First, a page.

A Valley Grows Up



A Valley Grows Up

by Edward Osmond

Age: 10+

Interests: history, British history, architecture, engineering, transportation, warfare, town planning, ancient history, medieval history

Oxford University Press: 1953

82 pages

This is a nonfiction book depicting the changing fortunes of an English valley over the course of seven thousand years, from 5000 BCE to 1900. Frequent double page spreads show the same perspective of the area at different time periods, so the reader can flip from one era to another and note the many changes, in the physical geography and vegetation, the plan of the village streets, the size and nature of the dwellings, the technology of the bridges, and the changing costumes of the people and their methods of travel. (see photos below)

The eras depicted are: Prehistoric (5000 BC), Iron Age (250 BC), Roman (250 AD), Saxon (900 AD), Norman (1160), Early Medieval (1250), Late Medieval (1475), Elizabethan (1600), Georgian (1770), and Victorian (1900).

In between the double page illustrations the author explains the major shifts and politics of each period. There is an awful lot about trades and businesses, the style of homes, building materials, fortresses and armaments, and the rise and fall of farms, monasteries and great estates. Whenever invaders swept through there were massive upheavals, but over time the town would regain its footing and life would go on.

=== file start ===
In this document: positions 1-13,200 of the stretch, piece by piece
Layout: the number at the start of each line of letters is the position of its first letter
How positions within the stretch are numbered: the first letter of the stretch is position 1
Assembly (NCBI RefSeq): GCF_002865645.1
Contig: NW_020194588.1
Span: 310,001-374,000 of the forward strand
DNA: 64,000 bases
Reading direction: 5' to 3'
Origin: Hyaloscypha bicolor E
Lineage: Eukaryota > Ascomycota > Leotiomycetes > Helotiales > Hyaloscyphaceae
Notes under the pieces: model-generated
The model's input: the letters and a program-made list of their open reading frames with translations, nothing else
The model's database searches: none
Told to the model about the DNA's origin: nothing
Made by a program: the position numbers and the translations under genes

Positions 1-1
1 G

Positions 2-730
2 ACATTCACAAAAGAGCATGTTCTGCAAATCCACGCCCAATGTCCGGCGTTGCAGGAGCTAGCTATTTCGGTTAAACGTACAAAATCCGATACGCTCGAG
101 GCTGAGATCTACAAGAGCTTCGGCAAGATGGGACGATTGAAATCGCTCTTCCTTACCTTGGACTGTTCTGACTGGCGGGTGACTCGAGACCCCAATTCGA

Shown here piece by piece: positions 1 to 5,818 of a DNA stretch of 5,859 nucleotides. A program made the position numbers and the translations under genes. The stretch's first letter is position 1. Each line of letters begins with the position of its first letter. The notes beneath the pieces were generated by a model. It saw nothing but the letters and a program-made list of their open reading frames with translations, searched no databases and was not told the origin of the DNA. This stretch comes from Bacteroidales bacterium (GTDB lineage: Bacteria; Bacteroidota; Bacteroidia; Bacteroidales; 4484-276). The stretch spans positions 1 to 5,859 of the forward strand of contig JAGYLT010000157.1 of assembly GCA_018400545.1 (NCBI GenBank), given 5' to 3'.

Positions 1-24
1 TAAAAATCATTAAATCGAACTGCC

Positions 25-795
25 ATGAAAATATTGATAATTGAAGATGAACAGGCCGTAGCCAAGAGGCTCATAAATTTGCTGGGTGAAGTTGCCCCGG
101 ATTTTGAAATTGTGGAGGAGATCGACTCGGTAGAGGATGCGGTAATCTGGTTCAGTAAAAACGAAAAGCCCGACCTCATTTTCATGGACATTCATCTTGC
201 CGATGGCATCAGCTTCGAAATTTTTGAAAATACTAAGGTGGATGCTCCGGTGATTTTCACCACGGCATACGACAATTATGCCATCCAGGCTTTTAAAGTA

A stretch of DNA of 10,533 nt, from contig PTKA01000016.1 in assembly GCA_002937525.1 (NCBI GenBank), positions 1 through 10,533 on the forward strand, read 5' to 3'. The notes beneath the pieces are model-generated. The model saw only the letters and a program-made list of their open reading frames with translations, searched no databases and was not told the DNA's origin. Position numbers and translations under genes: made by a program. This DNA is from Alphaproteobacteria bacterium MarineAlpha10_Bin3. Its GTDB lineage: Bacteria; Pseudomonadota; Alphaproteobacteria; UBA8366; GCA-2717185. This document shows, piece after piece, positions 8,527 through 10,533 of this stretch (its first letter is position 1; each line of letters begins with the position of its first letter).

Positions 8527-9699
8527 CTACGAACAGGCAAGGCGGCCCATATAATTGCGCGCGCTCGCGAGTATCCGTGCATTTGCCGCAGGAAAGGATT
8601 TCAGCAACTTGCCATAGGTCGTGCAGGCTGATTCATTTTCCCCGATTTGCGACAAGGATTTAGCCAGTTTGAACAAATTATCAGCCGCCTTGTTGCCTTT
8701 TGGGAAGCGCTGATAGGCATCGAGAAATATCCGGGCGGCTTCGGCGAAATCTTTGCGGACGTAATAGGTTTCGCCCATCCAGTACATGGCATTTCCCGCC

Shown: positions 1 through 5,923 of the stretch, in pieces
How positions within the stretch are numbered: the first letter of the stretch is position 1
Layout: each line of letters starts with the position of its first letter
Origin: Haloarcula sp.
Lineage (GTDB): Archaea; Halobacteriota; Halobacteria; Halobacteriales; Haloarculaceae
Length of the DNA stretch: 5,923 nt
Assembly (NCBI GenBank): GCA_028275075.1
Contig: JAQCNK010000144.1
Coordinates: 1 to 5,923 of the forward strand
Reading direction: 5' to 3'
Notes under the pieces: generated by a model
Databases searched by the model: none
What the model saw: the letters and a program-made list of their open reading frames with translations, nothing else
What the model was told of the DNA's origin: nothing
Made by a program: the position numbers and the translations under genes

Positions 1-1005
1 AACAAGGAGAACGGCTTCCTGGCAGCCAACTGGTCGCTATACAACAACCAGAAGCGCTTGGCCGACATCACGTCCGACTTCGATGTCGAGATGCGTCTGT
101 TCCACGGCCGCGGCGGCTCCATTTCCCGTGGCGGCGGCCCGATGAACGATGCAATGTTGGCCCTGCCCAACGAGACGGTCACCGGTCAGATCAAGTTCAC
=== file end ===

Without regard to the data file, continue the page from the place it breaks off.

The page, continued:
This book is interesting and contains a wealth of historical detail, but is sadly quite dated. The earnest, humourless tone gives it a real school textbook feel. Dry! While I do love the illustrations – I spent a long time flipping back and forth to note the changes – the fact that the setting is imaginary made me wish the author had provided more colour. I mean, if you’re going to invent a lord to live in the castle on the hill, why not flesh him out with a dramatic life story? And a bloody fate? There could have been a lot more imaginative storytelling to bring the villagers, farmers, knights, lords and ladies to life, instead of leaving most of them nameless, faceless and mute.

While not without a certain appeal for history nerds (and perhaps those who are passionate about city planning and engineering), this book is just too dry for mainstream readers today. Which is probably why I could only find it in the Children’s Reference Section of the Vancouver Public Library – I am sure it’s been out of print for a long, long time. Could someone do a more modern take on this concept, please??



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All writings posted here are © Kim Thompson, unless otherwise indicated. For all artwork on this site, copyright is retained by the artist.
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